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Re: Another perspective on a high-equity portfolio

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Originally Posted by Have Funds, Will Retire
IGR did recently raise the dividend...*
OK, that got my attention.

Hmmm, two years old, trading at a discount, 0.88% expenses but eye-popping returns. The biggest problem I have with REITs is the fact that our Hawaii home is such a big chunk of our net worth and I've been told that we're shopping for more local investment RE.

How is that dividend taxed? Is it a qualified dividend, a return of capital, a foreign tax issue, or something else I haven't thought of?

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Re: Another perspective on a high-equity portfolio
Old 02-10-2006, 02:28 PM   #90
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Re: Another perspective on a high-equity portfolio

Beats me, it's in my 401k...
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Re: Another perspective on a high-equity portfolio
Old 02-12-2006, 02:49 PM   #91
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Re: Another perspective on a high-equity portfolio

Nords,

I read all the way through the messages, but I didn't find a link to the high-equity portofolio being discussed, if there is one.* Can you provide a link to that portfolio?* At 70 and entering my 14th year of retirement, I've been targeting 60/40, allowing a 10 year buffer in fixed income securities.

As an aside re posts at the end of this thread, next week I'll be driving my 93 year old mother from Santa Barbara to Reno to celebrate her sister's 100th birthday!* We do have to protect against inflation.* Although my time horizon is 35 years, I'm really building a charitable trust or foundation as a family legacy, so the horizon actually extends far beyond my lifetime.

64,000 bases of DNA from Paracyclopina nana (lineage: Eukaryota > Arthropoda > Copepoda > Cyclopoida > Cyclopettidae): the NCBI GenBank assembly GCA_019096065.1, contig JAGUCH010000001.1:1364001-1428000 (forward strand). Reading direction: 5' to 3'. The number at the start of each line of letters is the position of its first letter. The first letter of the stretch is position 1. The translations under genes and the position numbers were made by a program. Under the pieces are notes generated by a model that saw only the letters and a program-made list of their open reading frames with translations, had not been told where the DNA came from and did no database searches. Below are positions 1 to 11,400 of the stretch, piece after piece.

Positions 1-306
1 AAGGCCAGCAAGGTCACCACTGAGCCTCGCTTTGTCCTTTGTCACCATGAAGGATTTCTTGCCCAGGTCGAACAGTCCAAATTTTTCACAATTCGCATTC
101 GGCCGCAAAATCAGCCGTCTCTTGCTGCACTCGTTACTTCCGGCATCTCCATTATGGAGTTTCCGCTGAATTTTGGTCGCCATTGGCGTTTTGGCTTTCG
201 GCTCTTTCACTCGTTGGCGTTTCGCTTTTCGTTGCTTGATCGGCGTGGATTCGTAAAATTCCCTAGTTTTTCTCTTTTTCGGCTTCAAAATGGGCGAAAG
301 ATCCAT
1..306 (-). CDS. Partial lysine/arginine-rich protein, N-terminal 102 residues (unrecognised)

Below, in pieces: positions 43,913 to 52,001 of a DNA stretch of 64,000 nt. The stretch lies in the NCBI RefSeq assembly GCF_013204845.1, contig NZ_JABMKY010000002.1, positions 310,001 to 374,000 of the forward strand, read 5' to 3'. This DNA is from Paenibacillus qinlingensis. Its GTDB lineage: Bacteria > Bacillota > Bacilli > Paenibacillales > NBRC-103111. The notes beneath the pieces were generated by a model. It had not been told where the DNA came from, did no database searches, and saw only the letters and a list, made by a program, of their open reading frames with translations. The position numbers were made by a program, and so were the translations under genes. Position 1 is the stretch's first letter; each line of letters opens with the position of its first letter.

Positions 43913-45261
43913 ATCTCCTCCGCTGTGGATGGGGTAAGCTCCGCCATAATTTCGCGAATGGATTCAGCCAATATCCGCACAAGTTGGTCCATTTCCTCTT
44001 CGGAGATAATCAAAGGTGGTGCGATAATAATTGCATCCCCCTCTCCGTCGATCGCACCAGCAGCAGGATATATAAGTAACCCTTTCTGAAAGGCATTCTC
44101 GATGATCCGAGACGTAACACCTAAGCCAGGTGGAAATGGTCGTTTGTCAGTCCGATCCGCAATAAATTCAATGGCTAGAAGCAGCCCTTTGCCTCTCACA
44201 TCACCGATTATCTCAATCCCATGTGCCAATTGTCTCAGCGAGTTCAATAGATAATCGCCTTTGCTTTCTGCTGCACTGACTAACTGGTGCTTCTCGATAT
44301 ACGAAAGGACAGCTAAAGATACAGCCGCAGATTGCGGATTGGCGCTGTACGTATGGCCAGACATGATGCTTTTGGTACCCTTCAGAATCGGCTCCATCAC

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Re: Another perspective on a high-equity portfolio
Old 02-12-2006, 03:10 PM   #92
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Re: Another perspective on a high-equity portfolio

db,

Looks like Nords isn't around at the moment. I think this is the portfolio:

Roy's Mutual Fund Portfolio
(in alphabetical order)

* Allianz RCM Global Technology D (DGTNX)
* Bridgeway Ultra-Small Company Market (BRSIX)
* Buffalo Small Cap (BUFSX)
* Cohen & Steers Realty Shares (CSRSX)
* FBR Large Cap Financial (FBRFX)
* Vanguard 500 Index (VFINX)
* Vanguard European Stock Index (VEURX)
* Vanguard Health Care (VGHCX)
* Vanguard Total Stock Market VIPERs (VTI)
* Wasatch Global Technology (WAGTX)
* Weitz Partners Value (WPVLX)

...as referenced by Nords in his first post on the topic:

FundAlarm Highlights & Commentary: http://66.223.18.76/hilights.htm

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Re: Another perspective on a high-equity portfolio
Old 02-13-2006, 10:04 AM   #93
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Re: Another perspective on a high-equity portfolio

Quote:
Originally Posted by db
Nords,

I read all the way through the messages, but I didn't find a link to the high-equity portofolio being discussed, if there is one.* Can you provide a link to that portfolio?* At 70 and entering my 14th year of retirement, I've been targeting 60/40, allowing a 10 year buffer in fixed income securities.

As an aside re posts at the end of this thread, next week I'll be driving my 93 year old mother from Santa Barbara to Reno to celebrate her sister's 100th birthday!* We do have to protect against inflation.* Although my time horizon is 35 years, I'm really building a charitable trust or foundation as a family legacy, so the horizon actually extends far beyond my lifetime.
Eh, the computer was held hostage Sunday by a bunch of hormonally-challenged MySpace teenagers. Unless you've parented this demographic group, you just don't want to know.

Roy's a lot better at portfolio design than I am, but the article is referring to any portfolio with no bonds. Some of Roy's funds may have bonds in them but he doesn't attempt to hold bonds because he's pretty comfortable with his job security.

Retirees may have to do this in a different way. Your "security" comes from SS distributions and whatever pensions you may have, and a lot of retirees convert that income stream into its bond equivalent when they're determining their asset allocation. My $35K military pension is a pretty sizable bond equivalent so we hold no bonds in our retirement portfolio.